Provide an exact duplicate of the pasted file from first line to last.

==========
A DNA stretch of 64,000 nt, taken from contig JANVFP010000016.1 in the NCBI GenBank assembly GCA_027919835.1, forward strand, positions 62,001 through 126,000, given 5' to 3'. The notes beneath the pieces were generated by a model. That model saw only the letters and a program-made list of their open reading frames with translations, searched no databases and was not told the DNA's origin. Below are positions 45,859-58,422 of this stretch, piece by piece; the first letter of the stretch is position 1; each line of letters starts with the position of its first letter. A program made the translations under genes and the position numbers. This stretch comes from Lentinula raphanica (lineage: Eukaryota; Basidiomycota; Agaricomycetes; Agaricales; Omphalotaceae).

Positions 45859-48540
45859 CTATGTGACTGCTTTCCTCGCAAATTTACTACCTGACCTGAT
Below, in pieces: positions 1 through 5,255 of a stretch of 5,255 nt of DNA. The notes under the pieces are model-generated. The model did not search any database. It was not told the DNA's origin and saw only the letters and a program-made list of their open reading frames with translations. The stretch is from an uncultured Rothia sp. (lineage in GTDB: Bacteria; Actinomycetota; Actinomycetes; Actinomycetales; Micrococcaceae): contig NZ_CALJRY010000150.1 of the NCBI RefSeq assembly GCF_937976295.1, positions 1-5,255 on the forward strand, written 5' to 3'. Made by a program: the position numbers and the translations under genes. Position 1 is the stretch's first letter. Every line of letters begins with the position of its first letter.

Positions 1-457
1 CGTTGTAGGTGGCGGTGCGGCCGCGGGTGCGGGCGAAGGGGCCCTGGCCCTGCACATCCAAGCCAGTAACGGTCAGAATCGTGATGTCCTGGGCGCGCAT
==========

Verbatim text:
A DNA stretch of 64,000 nt, taken from contig JANVFP010000016.1 in the NCBI GenBank assembly GCA_027919835.1, forward strand, positions 62,001 through 126,000, given 5' to 3'. The notes beneath the pieces were generated by a model. That model saw only the letters and a program-made list of their open reading frames with translations, searched no databases and was not told the DNA's origin. Below are positions 45,859-58,422 of this stretch, piece by piece; the first letter of the stretch is position 1; each line of letters starts with the position of its first letter. A program made the translations under genes and the position numbers. This stretch comes from Lentinula raphanica (lineage: Eukaryota; Basidiomycota; Agaricomycetes; Agaricales; Omphalotaceae).

Positions 45859-48540
45859 CTATGTGACTGCTTTCCTCGCAAATTTACTACCTGACCTGAT
Below, in pieces: positions 1 through 5,255 of a stretch of 5,255 nt of DNA. The notes under the pieces are model-generated. The model did not search any database. It was not told the DNA's origin and saw only the letters and a program-made list of their open reading frames with translations. The stretch is from an uncultured Rothia sp. (lineage in GTDB: Bacteria; Actinomycetota; Actinomycetes; Actinomycetales; Micrococcaceae): contig NZ_CALJRY010000150.1 of the NCBI RefSeq assembly GCF_937976295.1, positions 1-5,255 on the forward strand, written 5' to 3'. Made by a program: the position numbers and the translations under genes. Position 1 is the stretch's first letter. Every line of letters begins with the position of its first letter.

Positions 1-457
1 CGTTGTAGGTGGCGGTGCGGCCGCGGGTGCGGGCGAAGGGGCCCTGGCCCTGCACATCCAAGCCAGTAACGGTCAGAATCGTGATGTCCTGGGCGCGCAT